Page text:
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Home Prices Rise, Credit Availability Stays Tight

Phil Hall
Sep 01, 2015
Home prices took a 5.7 percent year-over-year spike in June, according to new data from CoreLogic

Home prices are enjoying a substantial rise, but mortgage credit is getting significantly harder to obtain, according to the latest housing data reports.

CoreLogic’s Home Price Index (HPI) for July found home prices nationwide, including distressed sales, increasing by 6.9 percent on a year-over-year basis and 1.7 percent on a month-over-month basis. Excluding distressed sales, home prices increased by 6.7 percent in July on a year-over-year basis and increased by 1.5 percent from June. CoreLogic is forecasting scant month-over-month increased from July to August and a healthier year-over-year increase to July 2016 on home prices.

Including distressed sales, the five states with the highest home price appreciation were: Colorado (10.4 percent), Washington (9.9 percent), Nevada (9.1 percent), Hawaii (8.9 percent) and Oregon (8.8 percent).  Excluding distressed sales, the five states with the highest home price appreciation were: Colorado (10.1 percent), Washington (9.5 percent), Nevada (9.1 percent), Oregon (9.1 percent) and New York (9 percent). Only five of the top 100 Core Based Statistical Areas measured by population showed year-over-year declines: Maryland’s Baltimore-Columbia-Towson region (-0.3 percent); Boston (-3.8 percent); the neighboring markets New Haven and Milford, Conn. (-1.9 percent); Louisiana’s New Orleans-Metairie corridor (-4.9 percent) and Worcester, Mass. (-7.2 percent).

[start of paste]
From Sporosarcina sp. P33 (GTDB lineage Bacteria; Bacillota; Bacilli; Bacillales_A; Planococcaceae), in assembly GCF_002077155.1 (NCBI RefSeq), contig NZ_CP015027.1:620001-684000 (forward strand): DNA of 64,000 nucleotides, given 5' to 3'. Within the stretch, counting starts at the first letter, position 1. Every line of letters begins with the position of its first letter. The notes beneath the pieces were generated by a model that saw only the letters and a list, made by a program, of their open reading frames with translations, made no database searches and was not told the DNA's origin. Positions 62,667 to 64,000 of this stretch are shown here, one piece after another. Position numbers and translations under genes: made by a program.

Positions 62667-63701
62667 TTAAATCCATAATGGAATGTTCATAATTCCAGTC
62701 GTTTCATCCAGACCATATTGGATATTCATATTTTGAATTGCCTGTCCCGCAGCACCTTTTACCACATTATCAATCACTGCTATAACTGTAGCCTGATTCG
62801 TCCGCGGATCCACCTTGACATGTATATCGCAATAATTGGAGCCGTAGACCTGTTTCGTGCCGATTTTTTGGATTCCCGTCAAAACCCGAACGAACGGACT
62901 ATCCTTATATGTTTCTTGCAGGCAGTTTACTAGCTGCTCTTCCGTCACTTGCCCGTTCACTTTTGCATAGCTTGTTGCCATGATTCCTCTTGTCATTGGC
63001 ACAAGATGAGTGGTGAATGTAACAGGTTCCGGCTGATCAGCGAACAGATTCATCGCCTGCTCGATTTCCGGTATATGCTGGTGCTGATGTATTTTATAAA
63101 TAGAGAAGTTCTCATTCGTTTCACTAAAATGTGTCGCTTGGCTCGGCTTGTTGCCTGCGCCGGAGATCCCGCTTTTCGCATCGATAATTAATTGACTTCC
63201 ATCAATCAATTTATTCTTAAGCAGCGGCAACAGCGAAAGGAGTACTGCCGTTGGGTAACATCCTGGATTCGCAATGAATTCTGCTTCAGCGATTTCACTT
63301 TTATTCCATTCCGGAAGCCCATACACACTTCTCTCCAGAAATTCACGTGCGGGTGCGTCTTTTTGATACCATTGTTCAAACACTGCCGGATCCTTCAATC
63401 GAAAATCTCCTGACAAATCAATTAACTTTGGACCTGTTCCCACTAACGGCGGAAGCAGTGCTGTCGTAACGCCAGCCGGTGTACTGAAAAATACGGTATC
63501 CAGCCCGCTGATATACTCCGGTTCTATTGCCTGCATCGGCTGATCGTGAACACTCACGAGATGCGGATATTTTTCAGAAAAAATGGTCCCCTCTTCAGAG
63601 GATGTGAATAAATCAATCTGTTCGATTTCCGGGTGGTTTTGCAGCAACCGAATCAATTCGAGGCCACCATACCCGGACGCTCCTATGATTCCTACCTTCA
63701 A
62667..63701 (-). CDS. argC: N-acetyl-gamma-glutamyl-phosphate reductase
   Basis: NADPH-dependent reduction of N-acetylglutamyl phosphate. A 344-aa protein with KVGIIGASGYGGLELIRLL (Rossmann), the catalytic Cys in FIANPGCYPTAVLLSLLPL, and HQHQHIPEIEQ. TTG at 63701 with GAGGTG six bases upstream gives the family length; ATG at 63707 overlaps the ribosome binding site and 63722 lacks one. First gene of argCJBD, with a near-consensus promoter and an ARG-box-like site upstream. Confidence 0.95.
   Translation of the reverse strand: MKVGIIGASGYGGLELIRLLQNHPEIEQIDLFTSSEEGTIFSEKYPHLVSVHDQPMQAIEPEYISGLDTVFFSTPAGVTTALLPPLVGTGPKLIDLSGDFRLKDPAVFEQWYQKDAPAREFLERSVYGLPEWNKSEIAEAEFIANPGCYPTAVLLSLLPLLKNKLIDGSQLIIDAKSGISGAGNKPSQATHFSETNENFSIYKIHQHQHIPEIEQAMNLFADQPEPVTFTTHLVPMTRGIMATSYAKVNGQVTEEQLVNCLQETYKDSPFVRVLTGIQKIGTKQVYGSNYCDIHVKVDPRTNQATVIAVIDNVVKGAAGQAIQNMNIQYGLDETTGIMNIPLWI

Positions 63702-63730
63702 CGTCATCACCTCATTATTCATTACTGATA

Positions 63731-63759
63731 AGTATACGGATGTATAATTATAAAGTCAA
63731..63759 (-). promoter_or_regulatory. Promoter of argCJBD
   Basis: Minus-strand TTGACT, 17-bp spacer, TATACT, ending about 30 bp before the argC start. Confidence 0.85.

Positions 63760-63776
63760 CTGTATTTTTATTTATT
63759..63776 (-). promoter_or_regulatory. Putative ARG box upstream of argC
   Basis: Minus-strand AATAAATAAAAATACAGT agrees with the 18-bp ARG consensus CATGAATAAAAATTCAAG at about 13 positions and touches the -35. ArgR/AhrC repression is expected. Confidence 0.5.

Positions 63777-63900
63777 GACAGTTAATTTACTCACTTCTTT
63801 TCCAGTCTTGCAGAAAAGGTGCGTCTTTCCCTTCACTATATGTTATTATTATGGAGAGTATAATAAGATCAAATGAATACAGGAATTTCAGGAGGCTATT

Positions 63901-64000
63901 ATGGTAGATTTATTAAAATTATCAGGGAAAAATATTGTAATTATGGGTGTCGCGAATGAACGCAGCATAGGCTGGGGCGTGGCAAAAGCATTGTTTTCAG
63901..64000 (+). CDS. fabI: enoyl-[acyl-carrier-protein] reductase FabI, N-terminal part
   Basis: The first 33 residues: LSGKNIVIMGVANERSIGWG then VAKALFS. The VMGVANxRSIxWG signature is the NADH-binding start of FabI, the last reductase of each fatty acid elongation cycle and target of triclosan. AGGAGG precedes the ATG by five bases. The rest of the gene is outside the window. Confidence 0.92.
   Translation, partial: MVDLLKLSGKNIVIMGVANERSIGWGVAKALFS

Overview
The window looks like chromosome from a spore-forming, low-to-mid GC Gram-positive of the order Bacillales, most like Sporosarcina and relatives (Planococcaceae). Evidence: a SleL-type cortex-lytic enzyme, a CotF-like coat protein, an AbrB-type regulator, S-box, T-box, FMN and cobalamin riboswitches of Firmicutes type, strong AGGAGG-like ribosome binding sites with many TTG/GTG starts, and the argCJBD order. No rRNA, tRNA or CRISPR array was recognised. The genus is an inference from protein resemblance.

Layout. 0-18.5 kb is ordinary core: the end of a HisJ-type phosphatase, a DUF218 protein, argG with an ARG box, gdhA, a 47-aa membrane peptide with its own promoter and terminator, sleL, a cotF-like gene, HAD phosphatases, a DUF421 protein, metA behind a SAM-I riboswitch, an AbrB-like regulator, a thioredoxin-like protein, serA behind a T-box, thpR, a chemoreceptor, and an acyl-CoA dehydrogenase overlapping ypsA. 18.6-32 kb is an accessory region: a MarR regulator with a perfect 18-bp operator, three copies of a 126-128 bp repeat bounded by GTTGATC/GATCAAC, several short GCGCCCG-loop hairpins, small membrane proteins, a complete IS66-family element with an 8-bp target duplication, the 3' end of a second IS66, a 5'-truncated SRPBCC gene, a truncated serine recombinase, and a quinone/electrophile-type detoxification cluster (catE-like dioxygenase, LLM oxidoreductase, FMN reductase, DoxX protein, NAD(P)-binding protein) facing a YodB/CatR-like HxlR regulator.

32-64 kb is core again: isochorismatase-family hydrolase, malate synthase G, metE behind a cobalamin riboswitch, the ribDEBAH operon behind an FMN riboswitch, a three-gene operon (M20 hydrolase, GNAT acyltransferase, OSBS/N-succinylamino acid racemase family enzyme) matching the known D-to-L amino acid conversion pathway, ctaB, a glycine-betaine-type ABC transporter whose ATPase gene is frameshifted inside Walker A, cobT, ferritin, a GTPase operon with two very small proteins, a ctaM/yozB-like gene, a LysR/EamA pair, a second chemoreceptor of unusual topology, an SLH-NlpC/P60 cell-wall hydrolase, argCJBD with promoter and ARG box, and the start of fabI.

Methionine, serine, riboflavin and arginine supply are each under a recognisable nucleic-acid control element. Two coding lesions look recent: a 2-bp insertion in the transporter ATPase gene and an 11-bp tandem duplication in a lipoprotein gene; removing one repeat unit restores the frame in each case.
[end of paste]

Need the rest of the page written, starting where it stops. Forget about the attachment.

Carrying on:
"Low mortgage rates and stronger consumer confidence are supporting a resurgence in home sales of late," said Anand Nallathambi, president and CEO of CoreLogic. "Adding to overall housing demand is the benefit of a better labor market which has provided millennials the financial independence to form new households and escape ever rising rental costs."

While home prices were on the rise, the ability for would-be homeowners to secure a mortgage became more difficult in the first quarter, according to the latest Zillow Mortgage Access Index report that found mortgage credit availability was almost unchanged from a year ago.

"Recent market volatility is causing some lenders to be more cautious in their underwriting," said Zillow Chief Economist Svenja Gudell. "Tighter mortgage access will make it harder for people with low credit scores to get a home loan, and even people who can get approved for a mortgage will have fewer options in terms of available mortgage products." 

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